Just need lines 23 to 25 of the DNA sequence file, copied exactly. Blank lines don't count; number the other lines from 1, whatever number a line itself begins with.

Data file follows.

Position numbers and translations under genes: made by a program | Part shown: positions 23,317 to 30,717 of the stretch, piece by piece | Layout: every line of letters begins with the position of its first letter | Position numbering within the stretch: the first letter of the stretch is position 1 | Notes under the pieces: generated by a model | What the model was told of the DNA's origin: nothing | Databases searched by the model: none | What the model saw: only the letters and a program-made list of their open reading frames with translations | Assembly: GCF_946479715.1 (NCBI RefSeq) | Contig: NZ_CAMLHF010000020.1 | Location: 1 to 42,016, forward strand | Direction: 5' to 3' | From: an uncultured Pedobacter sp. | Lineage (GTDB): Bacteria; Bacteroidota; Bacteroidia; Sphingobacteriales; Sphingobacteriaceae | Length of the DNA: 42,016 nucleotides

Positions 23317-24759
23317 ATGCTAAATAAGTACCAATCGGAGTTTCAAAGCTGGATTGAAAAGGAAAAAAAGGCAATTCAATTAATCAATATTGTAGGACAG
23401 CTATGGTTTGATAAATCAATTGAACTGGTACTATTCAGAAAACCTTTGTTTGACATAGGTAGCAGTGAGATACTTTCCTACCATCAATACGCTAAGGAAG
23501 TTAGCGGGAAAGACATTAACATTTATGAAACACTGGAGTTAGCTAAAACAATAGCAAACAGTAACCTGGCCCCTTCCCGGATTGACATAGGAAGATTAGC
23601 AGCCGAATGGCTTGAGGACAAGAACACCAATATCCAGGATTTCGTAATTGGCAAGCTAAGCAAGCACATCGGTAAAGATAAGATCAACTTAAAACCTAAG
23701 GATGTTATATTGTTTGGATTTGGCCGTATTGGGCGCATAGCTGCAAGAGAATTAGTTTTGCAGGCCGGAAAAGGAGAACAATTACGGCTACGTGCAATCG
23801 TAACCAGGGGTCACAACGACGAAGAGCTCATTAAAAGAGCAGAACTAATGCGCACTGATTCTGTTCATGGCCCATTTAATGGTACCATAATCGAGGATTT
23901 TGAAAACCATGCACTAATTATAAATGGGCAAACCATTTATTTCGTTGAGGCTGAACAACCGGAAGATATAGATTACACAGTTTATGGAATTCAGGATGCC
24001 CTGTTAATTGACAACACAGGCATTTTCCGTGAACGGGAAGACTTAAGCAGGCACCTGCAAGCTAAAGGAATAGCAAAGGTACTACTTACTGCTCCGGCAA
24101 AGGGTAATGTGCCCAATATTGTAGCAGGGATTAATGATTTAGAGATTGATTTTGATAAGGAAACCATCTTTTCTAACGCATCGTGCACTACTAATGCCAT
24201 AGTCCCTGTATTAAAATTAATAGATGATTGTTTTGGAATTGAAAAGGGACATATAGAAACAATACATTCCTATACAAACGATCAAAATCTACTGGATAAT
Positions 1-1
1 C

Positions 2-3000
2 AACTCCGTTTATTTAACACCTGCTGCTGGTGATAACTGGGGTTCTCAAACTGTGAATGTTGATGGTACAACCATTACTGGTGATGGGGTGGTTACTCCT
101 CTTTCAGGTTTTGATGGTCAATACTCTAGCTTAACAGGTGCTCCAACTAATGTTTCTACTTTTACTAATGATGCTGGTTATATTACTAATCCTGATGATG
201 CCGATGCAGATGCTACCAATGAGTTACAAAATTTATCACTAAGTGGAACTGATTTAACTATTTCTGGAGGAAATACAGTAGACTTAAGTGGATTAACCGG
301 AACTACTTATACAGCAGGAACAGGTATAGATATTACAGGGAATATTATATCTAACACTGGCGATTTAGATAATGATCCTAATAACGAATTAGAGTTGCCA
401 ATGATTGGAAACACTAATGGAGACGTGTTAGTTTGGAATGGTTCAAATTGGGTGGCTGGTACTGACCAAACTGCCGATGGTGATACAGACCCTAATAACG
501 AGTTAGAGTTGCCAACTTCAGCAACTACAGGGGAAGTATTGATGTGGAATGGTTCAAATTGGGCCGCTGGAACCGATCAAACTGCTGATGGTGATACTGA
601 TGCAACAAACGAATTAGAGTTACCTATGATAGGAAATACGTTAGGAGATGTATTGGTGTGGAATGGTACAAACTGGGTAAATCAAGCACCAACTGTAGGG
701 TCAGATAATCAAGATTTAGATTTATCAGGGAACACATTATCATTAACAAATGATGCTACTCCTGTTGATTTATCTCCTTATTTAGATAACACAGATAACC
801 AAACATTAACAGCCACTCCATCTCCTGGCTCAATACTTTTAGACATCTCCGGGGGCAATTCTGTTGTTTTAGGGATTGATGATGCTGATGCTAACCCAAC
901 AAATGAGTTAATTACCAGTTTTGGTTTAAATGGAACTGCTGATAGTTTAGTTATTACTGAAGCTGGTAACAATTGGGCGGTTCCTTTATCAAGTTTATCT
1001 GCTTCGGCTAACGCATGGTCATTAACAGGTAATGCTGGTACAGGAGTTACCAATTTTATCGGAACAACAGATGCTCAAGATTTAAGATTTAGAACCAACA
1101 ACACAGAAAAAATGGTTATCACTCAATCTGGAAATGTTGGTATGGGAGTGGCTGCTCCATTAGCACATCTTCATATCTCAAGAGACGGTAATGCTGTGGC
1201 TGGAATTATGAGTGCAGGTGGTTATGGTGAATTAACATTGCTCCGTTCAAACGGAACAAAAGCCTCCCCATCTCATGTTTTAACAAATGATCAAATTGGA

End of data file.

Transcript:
701 TCAGATAATCAAGATTTAGATTTATCAGGGAACACATTATCATTAACAAATGATGCTACTCCTGTTGATTTATCTCCTTATTTAGATAACACAGATAACC
801 AAACATTAACAGCCACTCCATCTCCTGGCTCAATACTTTTAGACATCTCCGGGGGCAATTCTGTTGTTTTAGGGATTGATGATGCTGATGCTAACCCAAC
901 AAATGAGTTAATTACCAGTTTTGGTTTAAATGGAACTGCTGATAGTTTAGTTATTACTGAAGCTGGTAACAATTGGGCGGTTCCTTTATCAAGTTTATCT